Hunt on to home unwanted kittens
It’s that time of year when thousands of kittens will need homes, writes
As the glorious effects of daylight savings remind us that summer is just around the corner, another season is already making its ‘‘meowk’’ on animal welfare centres all over New Zealand.
Kitten season might sound cute, but animal welfare centres like the SPCA get overwhelmed with the volume of unwanted kittens that purr through their doors every day.
Thousands of pregnant cats during spring and early summer contribute to what’s known as kitten season, a six-month period (roughly October through March) when thousands more furry felines are born and need to find homes.
But as winters get warmer, cats are getting pregnant sooner, kitten season is getting longer, and more unwanted kittens are on the hunt for homes.
Dr Shalsee Vigeant, SPCA Auckland’s Head of Veterinary Services, says the solution to our ever-increasing cat population is desexing.
‘‘One of the most helpful things you can do for animal welfare in New Zealand is to get your pets desexed,’’ Dr Vigeant says. ‘‘It’s so simple, but it goes a long way in reducing unwanted animal numbers and helping the SPCA focus on things like the inspectorate, education and animal advocacy.’’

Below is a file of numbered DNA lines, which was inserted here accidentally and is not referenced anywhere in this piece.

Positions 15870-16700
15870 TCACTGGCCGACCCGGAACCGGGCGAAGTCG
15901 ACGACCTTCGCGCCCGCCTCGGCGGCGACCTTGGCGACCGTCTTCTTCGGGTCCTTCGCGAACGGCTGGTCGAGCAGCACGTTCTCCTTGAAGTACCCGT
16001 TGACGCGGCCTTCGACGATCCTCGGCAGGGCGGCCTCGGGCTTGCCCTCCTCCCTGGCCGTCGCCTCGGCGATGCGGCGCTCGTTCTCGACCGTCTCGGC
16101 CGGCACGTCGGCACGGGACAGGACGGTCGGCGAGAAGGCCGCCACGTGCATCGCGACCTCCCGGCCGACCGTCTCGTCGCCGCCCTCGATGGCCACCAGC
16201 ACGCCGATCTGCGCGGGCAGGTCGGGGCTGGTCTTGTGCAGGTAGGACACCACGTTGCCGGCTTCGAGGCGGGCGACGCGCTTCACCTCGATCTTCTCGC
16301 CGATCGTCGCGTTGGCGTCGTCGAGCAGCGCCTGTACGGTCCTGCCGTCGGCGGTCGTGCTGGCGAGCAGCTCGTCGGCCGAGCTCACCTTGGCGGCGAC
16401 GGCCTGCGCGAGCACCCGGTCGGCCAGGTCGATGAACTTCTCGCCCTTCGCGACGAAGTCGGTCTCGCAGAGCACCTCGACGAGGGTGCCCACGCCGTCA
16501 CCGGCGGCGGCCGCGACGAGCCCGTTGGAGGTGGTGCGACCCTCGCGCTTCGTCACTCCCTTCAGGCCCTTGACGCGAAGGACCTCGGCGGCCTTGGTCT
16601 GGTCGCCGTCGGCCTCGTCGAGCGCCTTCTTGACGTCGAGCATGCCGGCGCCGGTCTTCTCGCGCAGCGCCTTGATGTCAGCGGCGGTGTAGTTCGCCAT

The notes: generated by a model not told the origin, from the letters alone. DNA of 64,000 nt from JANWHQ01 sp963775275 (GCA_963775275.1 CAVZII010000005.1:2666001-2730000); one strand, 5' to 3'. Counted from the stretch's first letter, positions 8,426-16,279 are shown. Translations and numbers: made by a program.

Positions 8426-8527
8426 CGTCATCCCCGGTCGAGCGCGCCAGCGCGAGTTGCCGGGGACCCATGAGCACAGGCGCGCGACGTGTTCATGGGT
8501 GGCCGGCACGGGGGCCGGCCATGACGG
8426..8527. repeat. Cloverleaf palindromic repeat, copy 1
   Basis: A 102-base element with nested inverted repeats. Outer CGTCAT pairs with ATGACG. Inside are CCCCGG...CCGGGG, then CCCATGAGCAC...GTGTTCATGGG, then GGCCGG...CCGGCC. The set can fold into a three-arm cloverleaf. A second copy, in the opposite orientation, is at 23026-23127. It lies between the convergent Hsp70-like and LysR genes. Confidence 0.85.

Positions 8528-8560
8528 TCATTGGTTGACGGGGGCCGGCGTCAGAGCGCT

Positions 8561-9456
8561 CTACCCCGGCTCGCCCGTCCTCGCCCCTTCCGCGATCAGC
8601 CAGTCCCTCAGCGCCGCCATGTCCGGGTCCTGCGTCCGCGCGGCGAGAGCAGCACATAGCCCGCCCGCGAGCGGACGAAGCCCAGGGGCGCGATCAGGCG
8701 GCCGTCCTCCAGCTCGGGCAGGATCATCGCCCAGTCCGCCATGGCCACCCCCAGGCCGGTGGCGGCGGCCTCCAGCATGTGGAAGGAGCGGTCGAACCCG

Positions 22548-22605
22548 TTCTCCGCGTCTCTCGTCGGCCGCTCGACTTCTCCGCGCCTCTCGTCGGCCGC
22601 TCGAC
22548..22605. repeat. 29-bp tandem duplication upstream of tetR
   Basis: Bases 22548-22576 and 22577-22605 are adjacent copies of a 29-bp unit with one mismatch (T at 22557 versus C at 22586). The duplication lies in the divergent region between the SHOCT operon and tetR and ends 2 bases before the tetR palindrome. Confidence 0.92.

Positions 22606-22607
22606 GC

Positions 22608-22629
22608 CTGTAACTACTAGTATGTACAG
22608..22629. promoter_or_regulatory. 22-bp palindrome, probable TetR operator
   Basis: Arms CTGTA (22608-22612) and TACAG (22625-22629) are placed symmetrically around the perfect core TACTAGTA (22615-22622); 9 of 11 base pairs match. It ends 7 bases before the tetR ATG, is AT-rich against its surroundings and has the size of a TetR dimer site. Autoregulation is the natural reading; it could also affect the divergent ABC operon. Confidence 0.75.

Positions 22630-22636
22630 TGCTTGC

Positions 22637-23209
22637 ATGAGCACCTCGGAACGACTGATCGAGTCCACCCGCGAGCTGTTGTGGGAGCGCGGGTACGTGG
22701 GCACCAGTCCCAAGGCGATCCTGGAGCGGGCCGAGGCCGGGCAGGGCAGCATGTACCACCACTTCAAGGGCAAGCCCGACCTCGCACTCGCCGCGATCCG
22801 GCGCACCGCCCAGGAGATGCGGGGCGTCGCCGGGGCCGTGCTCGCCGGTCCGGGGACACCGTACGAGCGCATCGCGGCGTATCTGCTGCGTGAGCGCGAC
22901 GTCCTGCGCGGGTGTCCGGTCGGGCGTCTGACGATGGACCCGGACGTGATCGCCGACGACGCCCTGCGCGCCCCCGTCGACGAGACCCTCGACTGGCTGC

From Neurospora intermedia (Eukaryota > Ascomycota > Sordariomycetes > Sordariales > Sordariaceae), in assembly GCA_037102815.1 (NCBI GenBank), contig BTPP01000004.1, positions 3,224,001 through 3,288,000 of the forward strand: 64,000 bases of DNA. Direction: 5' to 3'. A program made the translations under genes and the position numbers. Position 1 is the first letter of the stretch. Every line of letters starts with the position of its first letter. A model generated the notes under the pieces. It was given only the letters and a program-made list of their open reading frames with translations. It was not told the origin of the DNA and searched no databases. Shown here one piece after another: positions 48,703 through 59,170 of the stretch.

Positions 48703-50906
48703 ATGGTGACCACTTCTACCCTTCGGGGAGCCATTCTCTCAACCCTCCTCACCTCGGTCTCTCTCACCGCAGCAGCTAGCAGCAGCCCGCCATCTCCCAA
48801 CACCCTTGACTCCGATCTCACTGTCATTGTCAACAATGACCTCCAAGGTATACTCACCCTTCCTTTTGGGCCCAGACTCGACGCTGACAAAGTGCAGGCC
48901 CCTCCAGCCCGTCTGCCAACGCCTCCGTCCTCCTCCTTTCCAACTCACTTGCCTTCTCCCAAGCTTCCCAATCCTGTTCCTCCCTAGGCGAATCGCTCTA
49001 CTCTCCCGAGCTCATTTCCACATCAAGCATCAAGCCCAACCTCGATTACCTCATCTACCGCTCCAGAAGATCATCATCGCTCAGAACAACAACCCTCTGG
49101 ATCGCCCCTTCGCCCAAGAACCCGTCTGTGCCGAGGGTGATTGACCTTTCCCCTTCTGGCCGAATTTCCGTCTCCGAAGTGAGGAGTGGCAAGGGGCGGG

Of course, desexing doesn’t prevent kittens that have already been born. So what do you do if you stumble across a ‘‘nest’’ of stray kittens?
‘‘Don’t immediately remove them from where they are,’’ says Dr Vigeant. ‘‘Even if you can’t see mum, she is probably around. She may be away temporarily hunting for food, she may be hiding because you’re there, or she may be moving the family, one by one. Keep an eye on the kittens from a distance. If the mum doesn’t come back after a few hours, call your local SPCA or vet for advice.’’
If the kittens belong to your cat, Dr Vigeant advises owners to try to rehome them themselves first.
‘‘During kitten season, the SPCA gets hundreds of kittens through its doors,’’ she says. ‘‘While we do our best to help each and every kitten, it puts a lot of pressure on us. If the kittens are not sick or injured, we encourage people to try to rehome unwanted kittens themselves by asking family, friends or their community via platforms like Neighbourly.’’
‘‘Rescue organisations work to rehome animals in need, and reduce the number of unwanted animals,’’ says Dr Vigeant. ‘‘Furthermore, the SPCA ensures all animals are healthy and prepared for their new home before adoption. All animals are vet-checked, desexed, vaccinated, wormed, treated for fleas and microchipped. We want every animal to find the right home, so we talk with you to understand your lifestyle and needs and make sure we match you to the right pet.’’
And remember, animals have rights too. ‘‘It is an offence under the Animal Welfare Act to abandon an animal,’’ says Dr Vigeant. ‘‘If you cannot care for an animal, please give your local SPCA a call.’’
Kitten season is unfortunately a busy one for the SPCA.